Time and again we’ve been told how stupid we are. But we never learn. I mean people talk, write, give emotional speeches on the negative effects of dividing ourselves across tribal lines and we listen and sensationalise the moment. A minute later we have forgotten everything and are back politicking and arguing against other tribes.

I wouldn’t have written this today until some thoughtless, thick individual told me “Ni nyinyi wajaluo mmeleta shida hapa kwetu. Akili bure tu mkijigamba.”

From a friend? A university student? Who is supposed to be the top in society? That baffled me. Tremendously. What of the people back in the villages who didn’t make it to university? How are they supposed to act when politicians like Moses Kuria tell them to carry pangas?

Elections are supposed to bring us together. So that we can have leaders who represent our wishes and argue out our grievances. But that has never been the case in Moi University. During last year’s elections I wrote a piece titled “On University Politics”. And you can imagine some dunderheads told me to shut up, siasa ni siasa. Now we are facing indefinite closure.


Two groups: Kalenjins and Luos. Students. In one university. Insulting one another. Throwing stones at each other. Issuing death threats. “We want our guy. This is our land”. “No we want our guy. There’s nothing you can tell us!” What. Is. Wrong. With. You? Who amongst you chose families or tribes to be born in to? Didn’t we all but find ourselves as Luhyas, Kikuyus, Maasais, Embus etc.? Our diversities should be the glue of our unity.

Two days ago I was reading about the tower of babel. Yes from the Bible. I think it is Nimrod who was king of the people who decided to build the tower. There was only one language in the world and everyone understood the other.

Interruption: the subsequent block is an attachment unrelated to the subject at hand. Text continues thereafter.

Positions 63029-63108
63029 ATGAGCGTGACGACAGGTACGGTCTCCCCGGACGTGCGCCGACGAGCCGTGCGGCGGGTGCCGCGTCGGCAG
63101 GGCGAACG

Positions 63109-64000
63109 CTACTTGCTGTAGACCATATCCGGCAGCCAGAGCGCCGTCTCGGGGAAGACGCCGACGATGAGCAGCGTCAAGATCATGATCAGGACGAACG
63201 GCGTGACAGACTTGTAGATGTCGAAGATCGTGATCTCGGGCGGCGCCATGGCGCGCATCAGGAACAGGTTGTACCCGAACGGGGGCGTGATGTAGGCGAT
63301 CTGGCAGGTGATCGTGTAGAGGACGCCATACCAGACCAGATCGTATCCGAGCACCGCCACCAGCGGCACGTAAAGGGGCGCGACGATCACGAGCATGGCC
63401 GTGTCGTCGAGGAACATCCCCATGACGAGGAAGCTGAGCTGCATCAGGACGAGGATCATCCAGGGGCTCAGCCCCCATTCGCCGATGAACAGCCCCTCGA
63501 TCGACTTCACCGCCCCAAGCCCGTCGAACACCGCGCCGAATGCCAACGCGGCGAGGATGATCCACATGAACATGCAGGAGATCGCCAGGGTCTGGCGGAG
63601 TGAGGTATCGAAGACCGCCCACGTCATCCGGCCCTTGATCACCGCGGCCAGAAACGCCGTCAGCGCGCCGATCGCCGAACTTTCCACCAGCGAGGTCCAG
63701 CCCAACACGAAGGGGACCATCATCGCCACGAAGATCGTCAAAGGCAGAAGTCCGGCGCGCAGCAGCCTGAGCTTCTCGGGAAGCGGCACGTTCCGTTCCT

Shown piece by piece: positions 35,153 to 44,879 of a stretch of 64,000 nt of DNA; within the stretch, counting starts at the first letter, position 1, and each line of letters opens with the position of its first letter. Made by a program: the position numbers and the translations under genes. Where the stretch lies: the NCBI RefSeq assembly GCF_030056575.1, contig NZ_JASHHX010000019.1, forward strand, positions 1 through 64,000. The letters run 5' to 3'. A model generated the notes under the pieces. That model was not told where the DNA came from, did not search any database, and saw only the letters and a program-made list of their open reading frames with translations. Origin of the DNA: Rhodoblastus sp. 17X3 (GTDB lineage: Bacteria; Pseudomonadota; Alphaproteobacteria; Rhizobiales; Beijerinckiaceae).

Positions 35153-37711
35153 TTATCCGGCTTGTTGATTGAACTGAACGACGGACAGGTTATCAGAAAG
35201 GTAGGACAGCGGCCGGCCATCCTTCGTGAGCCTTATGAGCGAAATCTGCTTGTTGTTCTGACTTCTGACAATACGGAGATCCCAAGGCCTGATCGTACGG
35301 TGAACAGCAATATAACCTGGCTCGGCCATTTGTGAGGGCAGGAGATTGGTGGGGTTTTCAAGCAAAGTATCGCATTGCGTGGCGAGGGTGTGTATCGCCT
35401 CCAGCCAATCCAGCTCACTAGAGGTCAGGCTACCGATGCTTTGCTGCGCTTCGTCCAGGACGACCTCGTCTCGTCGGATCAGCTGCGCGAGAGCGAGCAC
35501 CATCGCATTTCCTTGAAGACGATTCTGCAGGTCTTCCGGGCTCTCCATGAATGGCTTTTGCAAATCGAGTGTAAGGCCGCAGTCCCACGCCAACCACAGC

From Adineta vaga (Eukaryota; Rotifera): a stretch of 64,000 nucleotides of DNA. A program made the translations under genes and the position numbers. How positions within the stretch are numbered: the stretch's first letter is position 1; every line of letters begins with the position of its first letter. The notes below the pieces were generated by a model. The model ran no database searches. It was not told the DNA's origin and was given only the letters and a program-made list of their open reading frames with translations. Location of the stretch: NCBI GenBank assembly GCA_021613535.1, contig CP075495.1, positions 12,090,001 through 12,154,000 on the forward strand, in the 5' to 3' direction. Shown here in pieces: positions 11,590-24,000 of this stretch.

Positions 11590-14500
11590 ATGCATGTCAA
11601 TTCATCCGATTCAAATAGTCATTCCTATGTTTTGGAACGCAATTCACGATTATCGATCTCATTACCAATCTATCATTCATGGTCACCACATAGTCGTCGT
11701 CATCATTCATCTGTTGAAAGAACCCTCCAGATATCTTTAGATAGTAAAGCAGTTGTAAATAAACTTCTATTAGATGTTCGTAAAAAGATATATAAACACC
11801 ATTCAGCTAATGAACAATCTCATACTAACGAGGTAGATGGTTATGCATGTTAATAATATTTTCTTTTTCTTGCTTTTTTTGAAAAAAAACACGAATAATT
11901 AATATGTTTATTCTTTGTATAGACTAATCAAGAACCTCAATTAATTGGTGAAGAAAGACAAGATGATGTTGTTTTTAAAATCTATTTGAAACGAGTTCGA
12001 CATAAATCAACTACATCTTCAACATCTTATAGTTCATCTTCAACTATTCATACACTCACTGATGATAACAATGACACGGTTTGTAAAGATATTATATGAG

It being that they had a single language, they were united. So much to an extent that God said, “If as one people speaking the same language they have begun to do this, THEN NOTHING THEY PLAN TO DO WILL BE IMPOSSIBLE FOR THEM…” And that goes to show the power of one language.

As university students, we have one language. Not English. Not Swahili. But Knowledge, Wisdom and Understanding. No wonder out of the over 1 million that joined class one, we, about 40K, are the ones who made it here. We are the top in our society. We are the ones whom the rest should be looking up to. We ought to speak one language. Not dividing ourselves in tribal alliances behind fellow students. Not conforming to the ways of national politics. Not allowing the previous generations to tell us how to think and relate with other tribes.

Nothing is impossible when we stand together as one.

Less than 4 months ago, we were united in grief as Kenyans when Garissa was attacked. We, the Main Campus, welcomed these students and they became part of us. Now we have forgotten all the “We Are One” chants and campaigns and divided ourselves.

“Ingekuwa mbaya sana usiku kama shule haingefungwa,” the bodaboda guy was telling me last night. “Watu walikuwa wamepanga kulipizana kisasi after ile demonstration ya mchana.”

My landlord tells me we should do away with politics in university. Then he goes ahead to say we can’t since leadership is a core pillar in any society.

What do we do?

Tuache ujinga! Ukabila ni ujinga! Jina langu halina uhusiano wowote na akili yangu. Halina uhusiano wowote na uongozi wangu. Ikiwa tunataka nchi yetu isonge mbele, ikiwa tunataka kuishi kwa amani, ikiwa tunataka kujenga uchumi wetu kibinafsi, kijamii au hata kiinchi, tuungane na tuache ujinga.

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